Efficient Registration of Pathological Images: A Joint PCA/Image-Reconstruction Approach

by   Xu Han, et al.

Registration involving one or more images containing pathologies is challenging, as standard image similarity measures and spatial transforms cannot account for common changes due to pathologies. Low-rank/Sparse (LRS) decomposition removes pathologies prior to registration; however, LRS is memory-demanding and slow, which limits its use on larger data sets. Additionally, LRS blurs normal tissue regions, which may degrade registration performance. This paper proposes an efficient alternative to LRS: (1) normal tissue appearance is captured by principal component analysis (PCA) and (2) blurring is avoided by an integrated model for pathology removal and image reconstruction. Results on synthetic and BRATS 2015 data demonstrate its utility.


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1 Introduction

Image registration in the presence of pathologies is challenging as standard image similarity measures (e.g., sum of squared differences, mutual information, and normalized cross-correlation (NCC)) and standard spatial transforms (e.g., B-Spline and deformation fields) do not account for common changes arising from pathologies and cannot establish reliable spatial correspondences. Pathological image registration is needed, for example, to support (a) disease diagnosis and treatment planning using atlas-based tissue segmentation to identify traumatic brain injuries, tumors, or strokes [1]; and (b) treatment monitoring using longitudinal images for brain tumor recurrence assessment [2].

A variety of approaches have been proposed to address pathological image registration. For example, cost function masking [3] and geometric metamorphosis [4] exclude pathological regions from measurements of image similarity. However, these approaches require prior segmentations

of the pathological regions, which is non-trivial and/or labor-intensive. Joint registration and segmentation approaches have also been proposed, which include estimating a latent label field to indicate missing correspondences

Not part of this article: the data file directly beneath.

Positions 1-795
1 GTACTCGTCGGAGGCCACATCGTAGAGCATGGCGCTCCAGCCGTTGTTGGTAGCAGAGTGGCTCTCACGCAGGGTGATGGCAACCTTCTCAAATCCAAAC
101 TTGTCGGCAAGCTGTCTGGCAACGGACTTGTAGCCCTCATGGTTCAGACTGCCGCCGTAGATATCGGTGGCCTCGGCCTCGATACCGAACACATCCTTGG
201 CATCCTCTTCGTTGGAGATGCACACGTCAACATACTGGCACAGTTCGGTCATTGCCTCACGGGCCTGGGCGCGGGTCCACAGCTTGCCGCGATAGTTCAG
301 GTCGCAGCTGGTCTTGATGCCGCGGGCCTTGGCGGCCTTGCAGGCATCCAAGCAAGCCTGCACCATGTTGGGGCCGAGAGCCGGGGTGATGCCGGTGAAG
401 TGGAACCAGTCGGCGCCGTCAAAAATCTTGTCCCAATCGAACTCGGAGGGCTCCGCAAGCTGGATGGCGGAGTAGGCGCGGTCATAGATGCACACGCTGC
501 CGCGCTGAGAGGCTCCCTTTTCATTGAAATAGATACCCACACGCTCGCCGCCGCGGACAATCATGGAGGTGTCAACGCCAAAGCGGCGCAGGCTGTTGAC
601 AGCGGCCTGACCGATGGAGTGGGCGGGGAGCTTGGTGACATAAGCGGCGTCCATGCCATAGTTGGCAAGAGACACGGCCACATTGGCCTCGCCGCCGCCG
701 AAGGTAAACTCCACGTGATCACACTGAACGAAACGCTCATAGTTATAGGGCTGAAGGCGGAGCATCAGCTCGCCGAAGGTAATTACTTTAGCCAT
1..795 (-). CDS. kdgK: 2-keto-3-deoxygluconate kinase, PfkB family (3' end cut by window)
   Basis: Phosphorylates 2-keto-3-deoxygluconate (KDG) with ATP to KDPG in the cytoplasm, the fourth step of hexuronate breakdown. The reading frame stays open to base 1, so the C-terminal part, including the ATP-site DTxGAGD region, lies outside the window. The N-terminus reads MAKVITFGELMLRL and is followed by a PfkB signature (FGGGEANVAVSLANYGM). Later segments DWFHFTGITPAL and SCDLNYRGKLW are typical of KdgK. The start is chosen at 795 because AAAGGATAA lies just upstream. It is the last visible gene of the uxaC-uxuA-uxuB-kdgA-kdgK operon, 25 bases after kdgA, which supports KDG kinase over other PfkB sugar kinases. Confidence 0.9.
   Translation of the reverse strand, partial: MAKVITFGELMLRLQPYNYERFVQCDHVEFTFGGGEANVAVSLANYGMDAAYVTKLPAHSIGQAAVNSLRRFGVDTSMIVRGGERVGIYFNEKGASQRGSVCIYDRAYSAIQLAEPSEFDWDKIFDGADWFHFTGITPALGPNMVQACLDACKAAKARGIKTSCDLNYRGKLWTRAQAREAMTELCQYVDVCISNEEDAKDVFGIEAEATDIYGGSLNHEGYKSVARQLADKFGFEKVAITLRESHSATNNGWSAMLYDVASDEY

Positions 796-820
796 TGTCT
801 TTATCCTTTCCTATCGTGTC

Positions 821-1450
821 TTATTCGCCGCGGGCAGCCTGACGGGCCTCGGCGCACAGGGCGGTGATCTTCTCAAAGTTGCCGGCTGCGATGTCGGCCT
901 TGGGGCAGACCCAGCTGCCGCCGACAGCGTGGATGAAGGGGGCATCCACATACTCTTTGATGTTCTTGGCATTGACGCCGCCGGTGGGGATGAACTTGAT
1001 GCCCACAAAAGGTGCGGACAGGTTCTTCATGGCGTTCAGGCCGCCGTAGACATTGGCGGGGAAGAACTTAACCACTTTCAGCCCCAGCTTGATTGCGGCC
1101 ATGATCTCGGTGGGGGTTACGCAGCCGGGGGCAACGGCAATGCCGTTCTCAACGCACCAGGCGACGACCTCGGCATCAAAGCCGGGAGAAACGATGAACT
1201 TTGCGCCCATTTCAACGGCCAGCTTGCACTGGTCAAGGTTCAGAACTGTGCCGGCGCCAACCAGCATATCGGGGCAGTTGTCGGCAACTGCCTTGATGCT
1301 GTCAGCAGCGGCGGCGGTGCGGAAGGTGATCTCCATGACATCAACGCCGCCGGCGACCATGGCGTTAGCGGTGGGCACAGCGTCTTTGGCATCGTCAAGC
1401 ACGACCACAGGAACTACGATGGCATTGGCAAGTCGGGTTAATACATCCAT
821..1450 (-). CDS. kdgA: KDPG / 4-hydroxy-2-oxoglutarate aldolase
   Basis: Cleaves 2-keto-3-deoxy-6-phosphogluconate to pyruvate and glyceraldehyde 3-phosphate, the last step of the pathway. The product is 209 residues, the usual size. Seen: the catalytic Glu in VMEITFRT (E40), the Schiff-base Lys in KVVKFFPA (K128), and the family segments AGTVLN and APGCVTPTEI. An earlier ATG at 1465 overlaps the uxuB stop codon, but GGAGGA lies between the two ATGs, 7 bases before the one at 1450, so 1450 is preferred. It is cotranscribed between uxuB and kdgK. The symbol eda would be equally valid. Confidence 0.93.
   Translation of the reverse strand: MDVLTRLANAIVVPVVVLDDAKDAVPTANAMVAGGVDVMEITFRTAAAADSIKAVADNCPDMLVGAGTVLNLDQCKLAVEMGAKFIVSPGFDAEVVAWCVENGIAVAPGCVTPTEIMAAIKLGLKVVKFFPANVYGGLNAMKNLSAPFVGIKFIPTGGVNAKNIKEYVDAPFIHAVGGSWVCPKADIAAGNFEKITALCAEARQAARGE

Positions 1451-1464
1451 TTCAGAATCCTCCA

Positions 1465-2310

[5, 2].

A conceptually different approach is to learn normal image appearance from population data and to use it to estimate a quasi-normal image from an image with pathologies. This quasi-normal image can then be used for registration. Quasi-normal images can, for example, be estimated via a low-rank/sparse (LRS) decomposition [6]

or by learning a direct mapping from a pathological to a quasi-normal image via an autoencoder 

[7]. LRS suffers from three shortcomings: First, the ideal LRS decomposition is computed based on already aligned images. Hence, in practice, registration and LRS decomposition steps need to be alternated making the algorithm costly. Second, LRS decomposes the full population sample, causing high memory demand. Jointly with the first shortcoming, this severely limits the number of subjects that can be used for the decompositions to capture population variation. Third, while LRS reconstructs pathological image areas, making them appear quasi-normal, it also blurs normal tissue and hence may impair registrations in areas unaffected by the pathology. While the autoencoder approach by Yang et al. [7] does not blur normal tissue and does not require alternating registrations for a full population of images, it requires a large number of training images and has so far not been extended to 3D. This paper proposes an approach inspired by LRS, which overcomes all three of its shortcomings.

Contributions. First, we use normal images as our population. This is different from the original LRS framework [6] which iteratively estimates quasi-normal images from groups of pathological images (interleaved with registration to a normal atlas). Instead, we can register the normal images to the atlas only once. Additional registrations are performed only for the pathological image, greatly reducing computational cost. Second, when LRS is applied to a population of normal images and one pathological image, the most desirable decomposition would be to allocate all normal images to the low-rank part and to decompose only the pathological image into its low-rank and sparse components111While desirable, this will not happen in practice, because part of the normal images will also be allocated to the sparse part, causing image blurring.. Instead, we completely replace the LRS decomposition. Specifically, we mimic the low-rank component via a PCA basis obtained from the normal images in atlas space. We decompose the pathological image into (i) a quasi-normal part which is close to the PCA space and (ii) an abnormal part which has low total variation (TV) and replaces the sparse component of the LRS decomposition. This new decomposition is highly beneficial as it avoids image blurring (by only requiring closeness to the PCA space) and captures large pathologies (via TV) while avoiding attributing image detail and misalignments to the pathology as in LRS. Similar to [6], our approach does not require prior knowledge of the location of the pathology.